July 11 — On this day 215 years ago, in what is now considered one of the most famous political conflicts in American history, then-Vice President Aaron Burr shot former Secretary of the Treasury Alexander Hamilton. Their long and bitter rivalry culminated in a duel that led to Hamilton’s death and end of Burr’s political career.
It all started in 1791 when Alexander Hamilton was Secretary of the Treasury. At the time, Aaron Burr took a seat on the U.S. Senate from Philip Schuyler, who happened to be Hamilton’s father-in-law. Hamilton wasn’t pleased, as Burr’s loose association with the Democratic-Republicans further weakened the Federalist Party. In the election of 1800, Aaron Burr became Thomas Jefferson’s vice president, a win that became possible when Burr published a confidential letter written by Hamilton, that criticized Federalist president John Adams.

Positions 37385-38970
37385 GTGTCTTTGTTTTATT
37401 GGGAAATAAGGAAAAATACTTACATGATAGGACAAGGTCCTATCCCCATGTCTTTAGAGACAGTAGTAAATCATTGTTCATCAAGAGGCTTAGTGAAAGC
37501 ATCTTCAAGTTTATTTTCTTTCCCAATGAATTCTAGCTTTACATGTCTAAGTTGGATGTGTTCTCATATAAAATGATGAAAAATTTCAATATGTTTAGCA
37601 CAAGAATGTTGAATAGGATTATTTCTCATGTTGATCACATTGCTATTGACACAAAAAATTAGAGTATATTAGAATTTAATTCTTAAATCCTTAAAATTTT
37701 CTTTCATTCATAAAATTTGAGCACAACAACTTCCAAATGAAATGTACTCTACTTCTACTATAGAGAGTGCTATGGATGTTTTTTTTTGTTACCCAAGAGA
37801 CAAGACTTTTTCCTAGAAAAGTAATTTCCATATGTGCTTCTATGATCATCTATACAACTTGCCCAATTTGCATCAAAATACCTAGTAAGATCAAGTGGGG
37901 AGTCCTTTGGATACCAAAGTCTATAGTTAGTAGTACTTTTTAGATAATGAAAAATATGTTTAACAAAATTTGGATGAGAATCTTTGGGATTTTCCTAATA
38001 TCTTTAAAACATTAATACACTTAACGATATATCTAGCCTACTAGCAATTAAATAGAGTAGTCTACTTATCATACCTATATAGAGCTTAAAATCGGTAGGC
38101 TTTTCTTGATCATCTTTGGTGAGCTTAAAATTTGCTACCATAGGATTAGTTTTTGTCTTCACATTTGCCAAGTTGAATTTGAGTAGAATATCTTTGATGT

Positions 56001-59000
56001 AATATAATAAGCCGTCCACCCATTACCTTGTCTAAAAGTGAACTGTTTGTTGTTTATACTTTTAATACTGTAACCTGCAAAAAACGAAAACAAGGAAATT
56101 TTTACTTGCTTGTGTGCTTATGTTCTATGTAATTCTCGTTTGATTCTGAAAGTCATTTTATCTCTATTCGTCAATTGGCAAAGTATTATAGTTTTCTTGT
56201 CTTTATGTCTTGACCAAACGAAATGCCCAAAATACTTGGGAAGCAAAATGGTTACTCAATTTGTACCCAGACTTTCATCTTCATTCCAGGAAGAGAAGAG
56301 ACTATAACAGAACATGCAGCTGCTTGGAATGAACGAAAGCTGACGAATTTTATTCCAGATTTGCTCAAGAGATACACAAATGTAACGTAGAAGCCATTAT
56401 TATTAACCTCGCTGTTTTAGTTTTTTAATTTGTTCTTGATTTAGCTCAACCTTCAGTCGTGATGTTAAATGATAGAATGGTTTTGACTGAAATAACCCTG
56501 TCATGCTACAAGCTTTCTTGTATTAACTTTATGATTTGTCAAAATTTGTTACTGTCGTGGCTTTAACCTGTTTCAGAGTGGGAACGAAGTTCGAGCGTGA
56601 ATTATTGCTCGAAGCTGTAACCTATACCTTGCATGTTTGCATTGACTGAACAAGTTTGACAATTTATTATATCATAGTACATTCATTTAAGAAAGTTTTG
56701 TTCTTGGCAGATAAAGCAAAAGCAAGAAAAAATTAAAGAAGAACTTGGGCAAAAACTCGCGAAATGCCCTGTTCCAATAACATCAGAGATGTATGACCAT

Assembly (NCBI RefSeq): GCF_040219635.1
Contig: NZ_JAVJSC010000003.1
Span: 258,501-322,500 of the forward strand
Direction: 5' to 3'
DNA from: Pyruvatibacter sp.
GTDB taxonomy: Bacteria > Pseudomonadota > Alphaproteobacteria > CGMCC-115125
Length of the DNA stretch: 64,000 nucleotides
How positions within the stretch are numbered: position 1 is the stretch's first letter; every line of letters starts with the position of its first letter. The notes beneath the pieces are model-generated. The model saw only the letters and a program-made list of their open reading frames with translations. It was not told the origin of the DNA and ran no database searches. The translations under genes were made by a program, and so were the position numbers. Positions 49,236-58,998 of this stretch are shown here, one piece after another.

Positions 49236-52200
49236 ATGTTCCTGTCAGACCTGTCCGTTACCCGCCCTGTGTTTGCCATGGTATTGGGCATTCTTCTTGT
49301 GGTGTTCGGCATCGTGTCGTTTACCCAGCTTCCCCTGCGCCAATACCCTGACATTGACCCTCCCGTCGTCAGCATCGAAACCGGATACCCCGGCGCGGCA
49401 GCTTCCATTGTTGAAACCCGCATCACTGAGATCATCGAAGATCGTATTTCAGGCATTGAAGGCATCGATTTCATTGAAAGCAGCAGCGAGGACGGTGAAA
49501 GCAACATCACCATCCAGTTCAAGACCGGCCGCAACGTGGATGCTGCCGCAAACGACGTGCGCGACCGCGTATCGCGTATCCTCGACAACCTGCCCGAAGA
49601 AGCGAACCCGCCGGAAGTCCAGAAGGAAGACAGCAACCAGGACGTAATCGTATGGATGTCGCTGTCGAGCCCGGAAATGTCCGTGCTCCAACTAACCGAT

When the election of 1804 rolled around, Jefferson dropped Burr from his ticket, so the former vice president decided to run for New York governor instead. At this point, Hamilton campaigned vigorously against him, even going so far as to endorse Democratic-Republican Morgan Lewis, who ended up winning. Hamilton and other political conduits publicly smeared Burr’s name and in an effort to salvage his reputation, Burr challenged Hamilton to a duel even though it was illegal at the time.
On July 11, 1804, Burr and Hamilton met near Weehawken, New Jersey at 7 A.M. The motive behind the first shot—fired by Hamilton—is disputed. Those on Hamilton’s side say that the Founding Father decided the duel was wrong and deliberately shot into the air, hitting a tree branch above Burr’s head. Those on Burr’s side say that Hamilton shot at Burr and simply missed. Burr fired the second shot, hitting Hamilton in the stomach. Hamilton was taken back to New York, where he died the next day. Burr was charged with murder but nothing came of it.